Eastern Ghouta massacre: Mattis says ‘either Russia is incompetent or in cahoots with Assad’

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The US has warned Syria it would be ‘very unwise’ to use poison gas in Eastern Ghouta amid reports of chlorine attacks. (AFP)
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Men sit in a damaged truck in the besieged town of Douma in eastern Ghouta in Damascus, Syria, March 1, 2018. (Reuters/Bassam Khabieh)
Updated 12 March 2018
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Eastern Ghouta massacre: Mattis says ‘either Russia is incompetent or in cahoots with Assad’

MUSCAT/BEIRUT: The Assad regime and its Russian allies are either incompetent or acting illegally by killing civilians in Eastern Ghouta, the US Defense Secretary Jim Mattis said on Sunday.
Mattis also issued a new warning about the regime’s use of chemical weapons. “Right now we’re getting reports — I don’t have evidence that I can show you — but I’m aware of the reports of chlorine gas use,” he said before arriving in Oman on a trip to the Middle East.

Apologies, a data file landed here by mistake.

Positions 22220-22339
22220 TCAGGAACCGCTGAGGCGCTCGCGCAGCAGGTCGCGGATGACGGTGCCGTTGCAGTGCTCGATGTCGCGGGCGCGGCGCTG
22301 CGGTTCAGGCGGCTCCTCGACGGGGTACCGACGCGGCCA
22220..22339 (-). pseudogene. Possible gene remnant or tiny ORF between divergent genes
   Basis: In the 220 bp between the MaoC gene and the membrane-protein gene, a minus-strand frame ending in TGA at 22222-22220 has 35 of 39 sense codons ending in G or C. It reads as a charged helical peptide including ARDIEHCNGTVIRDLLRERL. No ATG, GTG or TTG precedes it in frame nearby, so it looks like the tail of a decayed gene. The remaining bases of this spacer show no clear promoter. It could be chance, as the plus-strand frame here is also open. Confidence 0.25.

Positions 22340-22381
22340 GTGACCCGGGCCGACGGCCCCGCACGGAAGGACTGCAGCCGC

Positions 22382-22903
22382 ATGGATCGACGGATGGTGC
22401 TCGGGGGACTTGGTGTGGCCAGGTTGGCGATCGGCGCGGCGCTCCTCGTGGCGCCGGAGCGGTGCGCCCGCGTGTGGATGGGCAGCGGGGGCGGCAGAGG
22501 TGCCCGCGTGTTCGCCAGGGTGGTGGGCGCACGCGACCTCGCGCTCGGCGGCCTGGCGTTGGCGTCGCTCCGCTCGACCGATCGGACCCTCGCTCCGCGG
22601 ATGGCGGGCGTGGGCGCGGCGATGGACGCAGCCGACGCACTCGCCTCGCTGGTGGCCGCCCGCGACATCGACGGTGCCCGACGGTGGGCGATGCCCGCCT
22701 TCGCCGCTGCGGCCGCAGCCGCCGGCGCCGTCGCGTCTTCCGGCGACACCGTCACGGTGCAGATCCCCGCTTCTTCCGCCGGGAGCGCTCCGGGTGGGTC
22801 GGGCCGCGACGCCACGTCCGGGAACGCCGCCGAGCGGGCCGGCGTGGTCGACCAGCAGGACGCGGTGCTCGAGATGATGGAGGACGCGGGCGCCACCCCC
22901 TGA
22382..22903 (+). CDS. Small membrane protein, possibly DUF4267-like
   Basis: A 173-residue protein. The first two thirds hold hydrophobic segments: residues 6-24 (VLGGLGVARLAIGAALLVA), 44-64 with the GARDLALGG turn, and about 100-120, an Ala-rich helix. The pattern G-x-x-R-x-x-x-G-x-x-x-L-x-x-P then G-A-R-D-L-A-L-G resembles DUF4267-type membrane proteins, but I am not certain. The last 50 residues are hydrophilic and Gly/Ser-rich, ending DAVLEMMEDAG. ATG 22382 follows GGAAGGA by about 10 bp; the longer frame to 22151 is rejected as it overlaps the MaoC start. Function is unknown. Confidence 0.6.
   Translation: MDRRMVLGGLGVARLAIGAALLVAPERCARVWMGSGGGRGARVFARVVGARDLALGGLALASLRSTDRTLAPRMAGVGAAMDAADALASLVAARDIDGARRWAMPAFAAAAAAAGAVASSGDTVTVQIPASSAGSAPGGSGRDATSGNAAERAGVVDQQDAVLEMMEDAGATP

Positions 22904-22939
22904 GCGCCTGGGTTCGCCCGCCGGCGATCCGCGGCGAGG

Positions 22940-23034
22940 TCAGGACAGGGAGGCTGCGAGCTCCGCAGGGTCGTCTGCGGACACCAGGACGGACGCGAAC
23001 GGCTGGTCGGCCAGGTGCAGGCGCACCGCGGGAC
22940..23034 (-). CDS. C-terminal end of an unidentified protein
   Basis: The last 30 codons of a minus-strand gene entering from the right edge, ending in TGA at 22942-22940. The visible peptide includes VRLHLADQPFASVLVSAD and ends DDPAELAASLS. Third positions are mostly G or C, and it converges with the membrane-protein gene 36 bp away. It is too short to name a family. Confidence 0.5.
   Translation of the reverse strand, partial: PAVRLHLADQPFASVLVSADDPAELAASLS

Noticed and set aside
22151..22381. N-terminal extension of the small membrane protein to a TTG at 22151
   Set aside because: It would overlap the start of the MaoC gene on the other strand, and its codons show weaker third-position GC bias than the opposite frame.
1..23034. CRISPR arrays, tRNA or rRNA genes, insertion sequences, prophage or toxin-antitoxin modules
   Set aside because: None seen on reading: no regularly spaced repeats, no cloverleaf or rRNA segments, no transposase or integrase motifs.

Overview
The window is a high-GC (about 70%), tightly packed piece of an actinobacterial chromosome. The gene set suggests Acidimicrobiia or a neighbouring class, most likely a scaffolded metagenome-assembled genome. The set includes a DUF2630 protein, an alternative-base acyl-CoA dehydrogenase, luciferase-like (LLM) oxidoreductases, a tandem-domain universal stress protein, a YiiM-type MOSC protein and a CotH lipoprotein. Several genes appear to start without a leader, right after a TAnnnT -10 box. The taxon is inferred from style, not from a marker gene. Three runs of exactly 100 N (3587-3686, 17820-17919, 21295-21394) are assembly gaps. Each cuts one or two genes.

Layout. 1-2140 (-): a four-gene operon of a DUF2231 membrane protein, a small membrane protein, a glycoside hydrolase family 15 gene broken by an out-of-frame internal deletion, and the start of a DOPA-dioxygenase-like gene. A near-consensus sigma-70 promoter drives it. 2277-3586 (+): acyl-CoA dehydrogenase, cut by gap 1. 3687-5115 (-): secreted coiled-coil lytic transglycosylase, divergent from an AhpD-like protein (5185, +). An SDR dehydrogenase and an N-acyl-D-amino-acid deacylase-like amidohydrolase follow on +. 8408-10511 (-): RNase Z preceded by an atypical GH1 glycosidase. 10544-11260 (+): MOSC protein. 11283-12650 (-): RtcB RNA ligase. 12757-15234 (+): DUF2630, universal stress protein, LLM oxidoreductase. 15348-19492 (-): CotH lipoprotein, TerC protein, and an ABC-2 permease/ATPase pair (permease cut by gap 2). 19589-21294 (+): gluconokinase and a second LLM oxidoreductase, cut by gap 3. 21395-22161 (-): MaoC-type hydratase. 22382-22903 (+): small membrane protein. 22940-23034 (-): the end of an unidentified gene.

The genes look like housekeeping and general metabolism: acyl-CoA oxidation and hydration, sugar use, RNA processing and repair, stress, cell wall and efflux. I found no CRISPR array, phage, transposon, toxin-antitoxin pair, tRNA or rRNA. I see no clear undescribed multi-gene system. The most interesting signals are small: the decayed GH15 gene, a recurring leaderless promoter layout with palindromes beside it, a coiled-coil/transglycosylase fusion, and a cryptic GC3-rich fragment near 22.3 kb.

“There’s an awful lot of reports about chlorine gas use or about symptoms that could be resulting from chlorine gas.”
Asked whether the US would respond militarily, as it did last year with missile strikes on a Syrian air base, Mattis said: “I’m not going to strictly define it, but we have made it very clear that it would be very unwise to use gas.”
Mattis said the bloodbath in Eastern Ghouta, the opposition enclave near Damascus where the civilian death toll in the 22-day regime offensive rose on Sunday to at least 1,111, showed that regime troops were “at best indiscriminately” attacking and “at worst targeting hospitals.”
“I don’t know which it is, whether they’re incompetent or whether they’re committing illegal acts or both,” he said.
Russia could be complicit, Mattis said. “Either Russia is incompetent or in cahoots with Assad.”
US President Trump Donald has said he will not tolerate chemical weapons attacks but has not yet made a decision about the latest reports, CIA Director Mike Pompeo said in Washington.
“In this case, the intelligence community is working diligently to verify what happened there.
“I’ve seen the pictures. You’ve seen the pictures as well. We have a higher standard to make sure we understand precisely what took place, precisely who did it, so that our response can meet the threat.
“The president asks me nearly every day what it is the intelligence community knows about the Syrian regime’s use of chemical weapons and who else — the Russians or the Iranians — who might be responsible for them.”
Assad regime forces have carved Eastern Ghouta into two, dealing a major setback to the opposition and threatening to exacerbate an already dire humanitarian situation.
A military media outlet linked to the Syrian regime and its ally Hezbollah said pro-regime forces had broken through opposition lines to establish a corridor through the besieged region.